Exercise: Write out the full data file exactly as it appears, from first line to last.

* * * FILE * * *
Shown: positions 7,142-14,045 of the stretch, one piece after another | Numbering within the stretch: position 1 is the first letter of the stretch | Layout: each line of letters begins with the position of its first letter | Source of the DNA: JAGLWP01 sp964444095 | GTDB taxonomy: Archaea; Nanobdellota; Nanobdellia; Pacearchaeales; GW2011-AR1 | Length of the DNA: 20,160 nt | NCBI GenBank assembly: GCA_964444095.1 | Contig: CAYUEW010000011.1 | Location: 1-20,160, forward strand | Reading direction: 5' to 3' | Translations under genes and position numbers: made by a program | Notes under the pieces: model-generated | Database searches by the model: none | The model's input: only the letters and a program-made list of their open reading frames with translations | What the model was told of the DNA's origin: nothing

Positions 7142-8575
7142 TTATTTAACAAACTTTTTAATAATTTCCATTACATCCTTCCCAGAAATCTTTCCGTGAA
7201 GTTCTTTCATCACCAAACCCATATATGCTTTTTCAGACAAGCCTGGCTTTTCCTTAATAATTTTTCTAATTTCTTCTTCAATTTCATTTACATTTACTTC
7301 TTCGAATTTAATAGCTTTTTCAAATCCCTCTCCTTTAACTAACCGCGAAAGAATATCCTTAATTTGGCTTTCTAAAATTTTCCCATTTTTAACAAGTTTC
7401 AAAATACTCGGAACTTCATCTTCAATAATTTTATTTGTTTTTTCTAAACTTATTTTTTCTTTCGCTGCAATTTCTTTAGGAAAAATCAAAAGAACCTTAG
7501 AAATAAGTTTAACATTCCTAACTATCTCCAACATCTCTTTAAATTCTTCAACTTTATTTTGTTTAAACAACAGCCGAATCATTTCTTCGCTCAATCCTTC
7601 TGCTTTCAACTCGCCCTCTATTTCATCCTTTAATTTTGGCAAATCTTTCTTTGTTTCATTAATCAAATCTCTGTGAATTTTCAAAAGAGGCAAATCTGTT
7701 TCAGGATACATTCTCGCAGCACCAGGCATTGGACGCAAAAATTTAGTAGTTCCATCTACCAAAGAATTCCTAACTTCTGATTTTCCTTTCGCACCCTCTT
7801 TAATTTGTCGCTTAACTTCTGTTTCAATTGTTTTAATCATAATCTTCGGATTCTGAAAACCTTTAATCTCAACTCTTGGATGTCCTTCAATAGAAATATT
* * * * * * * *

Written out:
Shown: positions 7,142-14,045 of the stretch, one piece after another | Numbering within the stretch: position 1 is the first letter of the stretch | Layout: each line of letters begins with the position of its first letter | Source of the DNA: JAGLWP01 sp964444095 | GTDB taxonomy: Archaea; Nanobdellota; Nanobdellia; Pacearchaeales; GW2011-AR1 | Length of the DNA: 20,160 nt | NCBI GenBank assembly: GCA_964444095.1 | Contig: CAYUEW010000011.1 | Location: 1-20,160, forward strand | Reading direction: 5' to 3' | Translations under genes and position numbers: made by a program | Notes under the pieces: model-generated | Database searches by the model: none | The model's input: only the letters and a program-made list of their open reading frames with translations | What the model was told of the DNA's origin: nothing

Positions 7142-8575
7142 TTATTTAACAAACTTTTTAATAATTTCCATTACATCCTTCCCAGAAATCTTTCCGTGAA
7201 GTTCTTTCATCACCAAACCCATATATGCTTTTTCAGACAAGCCTGGCTTTTCCTTAATAATTTTTCTAATTTCTTCTTCAATTTCATTTACATTTACTTC
7301 TTCGAATTTAATAGCTTTTTCAAATCCCTCTCCTTTAACTAACCGCGAAAGAATATCCTTAATTTGGCTTTCTAAAATTTTCCCATTTTTAACAAGTTTC
7401 AAAATACTCGGAACTTCATCTTCAATAATTTTATTTGTTTTTTCTAAACTTATTTTTTCTTTCGCTGCAATTTCTTTAGGAAAAATCAAAAGAACCTTAG
7501 AAATAAGTTTAACATTCCTAACTATCTCCAACATCTCTTTAAATTCTTCAACTTTATTTTGTTTAAACAACAGCCGAATCATTTCTTCGCTCAATCCTTC
7601 TGCTTTCAACTCGCCCTCTATTTCATCCTTTAATTTTGGCAAATCTTTCTTTGTTTCATTAATCAAATCTCTGTGAATTTTCAAAAGAGGCAAATCTGTT
7701 TCAGGATACATTCTCGCAGCACCAGGCATTGGACGCAAAAATTTAGTAGTTCCATCTACCAAAGAATTCCTAACTTCTGATTTTCCTTTCGCACCCTCTT
7801 TAATTTGTCGCTTAACTTCTGTTTCAATTGTTTTAATCATAATCTTCGGATTCTGAAAACCTTTAATCTCAACTCTTGGATGTCCTTCAATAGAAATATT